Legislation that would replace many components of 2001’s controversial No Child Left Behind Act handily passed the U.S. Senate last week with both Alaska senators voting in favor of the bill.
No Child Left Behind requires public schools to meet incrementally tougher federal benchmarks based on state-developed standardized testing of students. The goal had been to make 100 percent of the nation’s children “proficient” in all subjects by 2012. Federal funding to school districts is based on these test scores.
The legislation was proposed by former President George W. Bush and sought to narrow achievement gaps between students of different races and socioeconomic classes.
The Every Child Achieves Act would allow more state and local control of standardized testing and the weight it has in determining students’ proficiency and teachers’ and schools’ success, according to a document from the Senate Committee on Health, Education, Labor and Pensions.
Sen. Lisa Murkowski, R-Alaska, was one of the authors of the Every Child Achieves Act as a member of the committee. She gave a floor speech before the vote July 16.
“Whenever Alaskans and I talked about the No Child Left Behind law, it was clear that no one — educators, students, parents, or tribes — was happy,” she said. “The one-size-fits-all mandates, poor tribal consultation, and the lack of state and local control over our children’s education were not working. ... States will again be able to decide what qualifications and skills to demand of teachers and principals, whether to have a statewide evaluation system, and if so, whether those evaluations include growth in student proficiency.”
Murkowski said in her speech that the Every Child Achieves Act puts specific restrictions on the U.S. Secretary of Education and the federal government’s role in state education accountability measures.
“The Every Child Achieves Act prohibits the Secretary from requiring a state to include or delete any element of its state standards from the State Plan, use specific assessment instruments or items, set goals, timelines, weights or significance to any indicators of student proficiency, include or delete from the Plan standards, measures, assessments, student growth, benchmarks or goals of student achievement for school accountability, any aspect of teacher or principal quality, effectiveness, or evaluations systems, or require any data collection beyond current reporting requirements.”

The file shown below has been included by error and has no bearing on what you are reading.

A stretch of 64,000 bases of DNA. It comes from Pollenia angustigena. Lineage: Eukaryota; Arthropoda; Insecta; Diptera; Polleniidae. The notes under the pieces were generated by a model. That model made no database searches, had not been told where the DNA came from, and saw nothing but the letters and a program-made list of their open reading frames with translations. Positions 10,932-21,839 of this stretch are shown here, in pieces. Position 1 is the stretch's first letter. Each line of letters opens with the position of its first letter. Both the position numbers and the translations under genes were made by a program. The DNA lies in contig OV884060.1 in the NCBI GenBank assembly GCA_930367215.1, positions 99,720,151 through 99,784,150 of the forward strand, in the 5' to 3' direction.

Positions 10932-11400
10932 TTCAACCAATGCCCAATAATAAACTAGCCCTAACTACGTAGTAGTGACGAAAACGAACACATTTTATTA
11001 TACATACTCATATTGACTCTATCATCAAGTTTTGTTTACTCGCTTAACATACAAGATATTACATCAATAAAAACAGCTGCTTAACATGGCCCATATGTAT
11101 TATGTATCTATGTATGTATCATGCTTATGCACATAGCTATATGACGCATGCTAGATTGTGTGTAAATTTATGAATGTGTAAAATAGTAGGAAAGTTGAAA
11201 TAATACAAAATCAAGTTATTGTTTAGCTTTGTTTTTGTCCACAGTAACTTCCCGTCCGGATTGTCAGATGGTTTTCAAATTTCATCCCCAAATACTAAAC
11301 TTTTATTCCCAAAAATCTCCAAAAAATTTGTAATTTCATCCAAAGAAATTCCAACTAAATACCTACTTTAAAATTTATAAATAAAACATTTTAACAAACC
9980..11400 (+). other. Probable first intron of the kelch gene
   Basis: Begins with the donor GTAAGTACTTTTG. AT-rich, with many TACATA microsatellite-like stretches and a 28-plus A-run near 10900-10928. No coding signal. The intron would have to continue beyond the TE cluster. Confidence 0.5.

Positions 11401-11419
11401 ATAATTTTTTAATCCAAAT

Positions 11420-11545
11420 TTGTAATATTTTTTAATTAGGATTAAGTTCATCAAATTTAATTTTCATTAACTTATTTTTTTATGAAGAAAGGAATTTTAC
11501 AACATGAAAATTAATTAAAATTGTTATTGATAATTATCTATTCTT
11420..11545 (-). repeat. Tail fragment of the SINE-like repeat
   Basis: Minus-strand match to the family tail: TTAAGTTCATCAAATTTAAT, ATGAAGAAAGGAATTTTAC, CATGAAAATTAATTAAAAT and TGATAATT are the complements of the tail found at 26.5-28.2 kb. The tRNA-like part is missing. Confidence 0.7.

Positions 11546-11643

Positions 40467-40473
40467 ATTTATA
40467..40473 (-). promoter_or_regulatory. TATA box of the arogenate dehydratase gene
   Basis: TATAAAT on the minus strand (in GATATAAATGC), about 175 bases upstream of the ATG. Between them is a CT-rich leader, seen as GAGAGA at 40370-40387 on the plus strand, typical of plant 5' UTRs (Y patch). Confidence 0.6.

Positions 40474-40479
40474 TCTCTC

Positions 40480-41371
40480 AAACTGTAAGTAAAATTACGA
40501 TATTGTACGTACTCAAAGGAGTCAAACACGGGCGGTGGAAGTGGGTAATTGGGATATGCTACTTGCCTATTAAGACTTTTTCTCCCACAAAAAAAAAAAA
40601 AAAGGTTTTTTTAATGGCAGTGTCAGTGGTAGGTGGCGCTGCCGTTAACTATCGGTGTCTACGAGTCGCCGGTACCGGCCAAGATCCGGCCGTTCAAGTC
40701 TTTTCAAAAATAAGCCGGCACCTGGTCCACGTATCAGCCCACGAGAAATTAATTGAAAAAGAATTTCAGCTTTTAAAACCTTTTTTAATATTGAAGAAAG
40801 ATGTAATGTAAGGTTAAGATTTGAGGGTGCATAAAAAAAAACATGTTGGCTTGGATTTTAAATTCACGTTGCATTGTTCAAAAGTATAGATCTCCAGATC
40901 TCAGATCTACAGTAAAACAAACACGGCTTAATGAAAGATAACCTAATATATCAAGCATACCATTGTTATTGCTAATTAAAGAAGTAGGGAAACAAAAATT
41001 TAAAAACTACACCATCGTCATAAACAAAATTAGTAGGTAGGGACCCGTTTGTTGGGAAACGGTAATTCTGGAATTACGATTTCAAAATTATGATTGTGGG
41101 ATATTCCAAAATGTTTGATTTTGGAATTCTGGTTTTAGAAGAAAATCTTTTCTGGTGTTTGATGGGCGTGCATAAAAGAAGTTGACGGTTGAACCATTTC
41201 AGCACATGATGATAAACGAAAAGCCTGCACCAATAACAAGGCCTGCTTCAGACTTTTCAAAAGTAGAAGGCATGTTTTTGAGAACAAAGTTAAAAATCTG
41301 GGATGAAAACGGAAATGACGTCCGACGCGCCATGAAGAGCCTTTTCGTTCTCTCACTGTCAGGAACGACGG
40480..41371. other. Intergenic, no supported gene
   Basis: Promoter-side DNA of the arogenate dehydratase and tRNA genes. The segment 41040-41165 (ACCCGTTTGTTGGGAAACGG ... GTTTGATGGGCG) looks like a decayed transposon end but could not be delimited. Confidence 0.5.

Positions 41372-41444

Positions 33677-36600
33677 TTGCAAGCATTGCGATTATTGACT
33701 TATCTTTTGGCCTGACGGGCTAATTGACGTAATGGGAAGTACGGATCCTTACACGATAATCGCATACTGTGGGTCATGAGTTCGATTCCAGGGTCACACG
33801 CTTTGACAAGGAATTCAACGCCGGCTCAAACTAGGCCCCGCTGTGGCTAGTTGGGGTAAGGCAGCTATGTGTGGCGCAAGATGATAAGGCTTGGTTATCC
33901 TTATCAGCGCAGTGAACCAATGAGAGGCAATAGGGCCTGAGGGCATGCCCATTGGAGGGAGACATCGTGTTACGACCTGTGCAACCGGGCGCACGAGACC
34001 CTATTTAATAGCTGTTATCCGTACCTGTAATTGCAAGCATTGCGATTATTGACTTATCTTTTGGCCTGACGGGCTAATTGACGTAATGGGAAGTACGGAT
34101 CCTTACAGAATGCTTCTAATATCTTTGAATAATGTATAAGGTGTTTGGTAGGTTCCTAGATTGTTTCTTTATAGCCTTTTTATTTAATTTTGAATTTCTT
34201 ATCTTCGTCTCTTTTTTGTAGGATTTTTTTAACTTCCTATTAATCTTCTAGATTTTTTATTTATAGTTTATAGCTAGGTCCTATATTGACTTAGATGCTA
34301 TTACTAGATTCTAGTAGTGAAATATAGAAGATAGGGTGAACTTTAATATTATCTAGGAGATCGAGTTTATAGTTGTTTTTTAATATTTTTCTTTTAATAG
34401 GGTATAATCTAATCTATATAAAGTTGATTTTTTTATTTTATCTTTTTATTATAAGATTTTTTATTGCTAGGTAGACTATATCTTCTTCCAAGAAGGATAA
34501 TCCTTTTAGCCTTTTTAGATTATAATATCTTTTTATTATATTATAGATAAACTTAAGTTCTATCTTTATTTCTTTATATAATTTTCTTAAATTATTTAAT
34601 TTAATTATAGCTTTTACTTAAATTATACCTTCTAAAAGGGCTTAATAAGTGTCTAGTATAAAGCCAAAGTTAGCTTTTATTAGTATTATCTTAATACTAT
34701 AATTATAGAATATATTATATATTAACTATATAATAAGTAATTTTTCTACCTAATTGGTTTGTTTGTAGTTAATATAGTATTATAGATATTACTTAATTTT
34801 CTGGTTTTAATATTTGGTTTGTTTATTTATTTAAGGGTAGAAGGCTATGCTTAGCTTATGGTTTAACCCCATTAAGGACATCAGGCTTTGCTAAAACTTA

In 2013, Alaska received a waiver from the federal government that allowed it to drop No Child Left Behind rules. The year before, more than half of the state’s schools had been labeled as failing by the federal standards. The Alaska Department of Education and Early Development only expected the state’s scores to go down from there.
“I am pleased that we have been able to remove ourselves from an accountability model that has inaccurately labeled Alaskan schools,” said state education Commissioner Mike Hanley at the time. “In its place we will implement a system that will incorporate data that includes but goes beyond test scores to present a more accurate picture of the health of our schools across the state.”
If it passes through Congress and is signed into law, the Every Child Achieves Act would continue to require two tests in reading and math per child per year in grades three through eight and once in high school, as well as science tests given three times between grades 3 and 12. However, states would be able to determine what the results of those tests mean about their schools rather than leaving it up to interpretation by the federal government, according to the Senate HELP committee. States will be allowed to include other modes of measurement in their accountability systems outside of the standardized tests.
Juneau School District Superintendent Mark Miller said the district supports the legislation and a move away from No Child Left Behind standards.
“As a first blush, (No Child Left Behind) did do some good things, but it was just a first try,” Miller said. “We knew we’d be OK for the first few years and then we’d have to do something different.”
The district will be able to have “more control over teacher staffing and determining which students are succeeding and which ones need intervention,” he said.
“We get to decide how to measure student success, (by) more than just one test,” and which teachers are good enough to be teaching in the district, he said. “Juneau can make decisions for itself.”
Miller said he thinks the act would move the country away from a one-size-fits-all approach to student achievement.
“What may work in Kansas City, Missouri, may not work in Juneau, Alaska, may not work in Bering Strait,” he said.